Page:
J Vet Med Sci. 2010 Mar;72(3):363-7. Epub 2009 Dec 4.
Nafamostat mesilate is not appropriate as an anticoagulant during continuous renal replacement therapy in dogs.
Shimokawa Miyama T, Yoshioka C, Minami K, Okawa T, Hiraoka H, Itamoto K, Mizuno T, Okuda M.
Laboratory of Veterinary Internal Medicine, Faculty of Agriculture, Yamaguchi University, 1677-1 Yoshida, Yamaguchi 753-8515, Japan.
We performed continuous renal replacement therapy (CRRT) in clinically healthy dogs (n=7) to evaluate the utility of nafamostat mesilate (NM) as an anticoagulant. In 3 of the 7 dogs, CRRT had to be discontinued before the target duration due to coagulation in the extracorporeal circuit, into which NM was administered constantly at the rate of 2.0-6.0 mg/kg per hour. The rate of administration of NM was greater than the recommended dose of NM in humans. Further, all the dogs suffered vomiting during CRRT with NM infusion. We therefore recommend that NM is not used as an anticoagulant during CRRT in dogs.
J Vet Med Sci. 2010 Mar;72(3):271-8. Epub 2009 Dec 1.
Evaluation of a single sampling method for estimation of plasma iohexol clearance in dogs and cats with various kidney functions.
Miyagawa Y, Takemura N, Hirose H.
Laboratory of Veterinary Integrative Medicine, School of Veterinary Medicine, Faculty of Veterinary Science, Nippon Veterinary and Life Science University, 1-7-1 Kyonan Cho, Musashino City, Tokyo, 180-8602, Japan. firstname.lastname@example.org
Plasma iohexol clearance (PCio) is a practical method for measuring the glomerular filtration rate (GFR) in clinical settings. However, it is too time-consuming for routine application and requires hospitalization for at least half a day. Therefore, the development of a simpler procedure for plasma clearance is necessary to allow the frequent measurement of GFR in clinical settings. The purpose of the present study was to evaluate a single sampling method for estimation of PCio in dogs and cats with various kidney functions. The PCio determined by the 1-compartment model using 3 samples (PCio (3samples)) was used as a reference for the evaluation of the single sampling method (PCio (single)). Plasma iohexol concentration was determined by a cerium arsenite colorimetric method. PCio single was calculated using the equation obtained by nonlinear regression analysis. PCio (single) was significantly correlated with PCio (3samples) in both dogs and cats (dogs: R(2)=0.985, P<0.001, cats: R(2)=0.986, P<0.001). In a receiver operating characteristics analysis, the area under the curve, sensitivity, and specificity for detecting decreased GFR were 0.995 [SE, 0.003], 98%, and 93% for dogs and 0.993 [SE, 0.003], 98%, and 93% for cats, respectively. These results demonstrate that PCio (single) may be very useful for the detection of decreasing GFR in dogs and cats.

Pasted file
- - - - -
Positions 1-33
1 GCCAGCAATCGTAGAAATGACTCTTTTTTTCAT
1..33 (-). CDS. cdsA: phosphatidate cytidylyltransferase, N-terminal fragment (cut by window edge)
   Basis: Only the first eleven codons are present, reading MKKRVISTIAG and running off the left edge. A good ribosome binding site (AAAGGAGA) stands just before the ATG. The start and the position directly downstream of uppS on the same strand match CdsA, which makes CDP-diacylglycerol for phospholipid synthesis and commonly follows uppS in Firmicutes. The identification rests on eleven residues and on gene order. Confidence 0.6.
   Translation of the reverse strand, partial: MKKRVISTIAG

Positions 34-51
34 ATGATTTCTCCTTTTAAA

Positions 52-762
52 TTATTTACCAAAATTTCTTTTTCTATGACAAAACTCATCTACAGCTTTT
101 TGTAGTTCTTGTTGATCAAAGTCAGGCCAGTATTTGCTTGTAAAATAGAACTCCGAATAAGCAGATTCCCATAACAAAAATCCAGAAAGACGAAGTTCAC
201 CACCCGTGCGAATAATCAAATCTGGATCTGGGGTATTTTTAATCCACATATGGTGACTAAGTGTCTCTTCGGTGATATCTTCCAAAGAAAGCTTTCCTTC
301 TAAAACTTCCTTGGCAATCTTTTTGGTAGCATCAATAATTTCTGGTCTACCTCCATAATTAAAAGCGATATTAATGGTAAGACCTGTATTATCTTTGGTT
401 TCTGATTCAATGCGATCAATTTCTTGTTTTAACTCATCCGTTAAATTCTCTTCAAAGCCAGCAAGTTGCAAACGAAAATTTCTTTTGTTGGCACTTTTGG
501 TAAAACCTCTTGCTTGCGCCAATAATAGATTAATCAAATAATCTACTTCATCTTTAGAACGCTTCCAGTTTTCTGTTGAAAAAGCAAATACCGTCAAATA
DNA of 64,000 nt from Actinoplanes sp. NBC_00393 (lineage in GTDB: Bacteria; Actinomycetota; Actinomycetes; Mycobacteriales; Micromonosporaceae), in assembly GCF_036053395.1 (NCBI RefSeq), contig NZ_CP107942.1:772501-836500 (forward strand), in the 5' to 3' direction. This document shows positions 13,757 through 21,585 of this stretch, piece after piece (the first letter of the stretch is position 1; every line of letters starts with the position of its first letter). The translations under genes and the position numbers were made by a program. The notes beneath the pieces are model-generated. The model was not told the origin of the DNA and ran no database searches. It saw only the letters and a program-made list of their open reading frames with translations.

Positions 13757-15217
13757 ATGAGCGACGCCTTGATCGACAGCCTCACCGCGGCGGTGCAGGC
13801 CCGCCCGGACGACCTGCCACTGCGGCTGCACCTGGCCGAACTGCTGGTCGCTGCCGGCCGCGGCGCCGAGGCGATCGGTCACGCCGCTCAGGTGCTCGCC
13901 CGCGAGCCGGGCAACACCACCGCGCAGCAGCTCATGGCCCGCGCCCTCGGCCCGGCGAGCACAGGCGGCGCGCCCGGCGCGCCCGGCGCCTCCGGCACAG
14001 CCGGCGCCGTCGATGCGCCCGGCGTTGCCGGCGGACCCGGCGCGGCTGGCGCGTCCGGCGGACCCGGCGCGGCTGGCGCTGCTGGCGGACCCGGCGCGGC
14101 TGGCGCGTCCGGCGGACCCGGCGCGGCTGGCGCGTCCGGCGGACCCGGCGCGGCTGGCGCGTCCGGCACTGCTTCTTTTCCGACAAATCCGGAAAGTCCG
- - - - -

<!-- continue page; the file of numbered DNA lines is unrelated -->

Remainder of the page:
J Vet Med Sci. 2010 Jan;72(1):103-7. Epub 2009 Nov 13.
Canine nephrotoxicosis induced by melamine-contaminated pet food in Italy.
Cocchi M, Vascellari M, Gallina A, Agnoletti F, Angeletti R, Mutinelli F.
Istituto Zooprofilattico Sperimentale delle Venezie, Viale dell'Università, Legnaro, Italy.
Two young dogs belonging to the same kennel placed nearby Treviso (north-eastern Italy) died at the end of 2008 with clinical signs of renal failure. They were subjected to necropsy and were evaluated for histopathological and toxicological changes. Both the animals had same clinical signs and laboratory evidence of uremia. Post mortem investigations revealed severe nephrotoxicosis, associated with uroliths deposition within renal tubules and pelvis. The predominant crystal type was identical to those observed in the kidneys of animals involved in the 2004 and 2007 melamine-associated renal failure epidemic in Asia and US, providing evidence that they share the same causative agent. High doses of melamine were detected in the pet food administered to the dogs, likewise melamine was identified in renal tissue from one dead dog and in urine samples from both the animals. Therefore, a diagnosis of melamine-related nephrotoxicosis was made. To the author's knowledge this is the first report about melamine contamination of pet food from EU.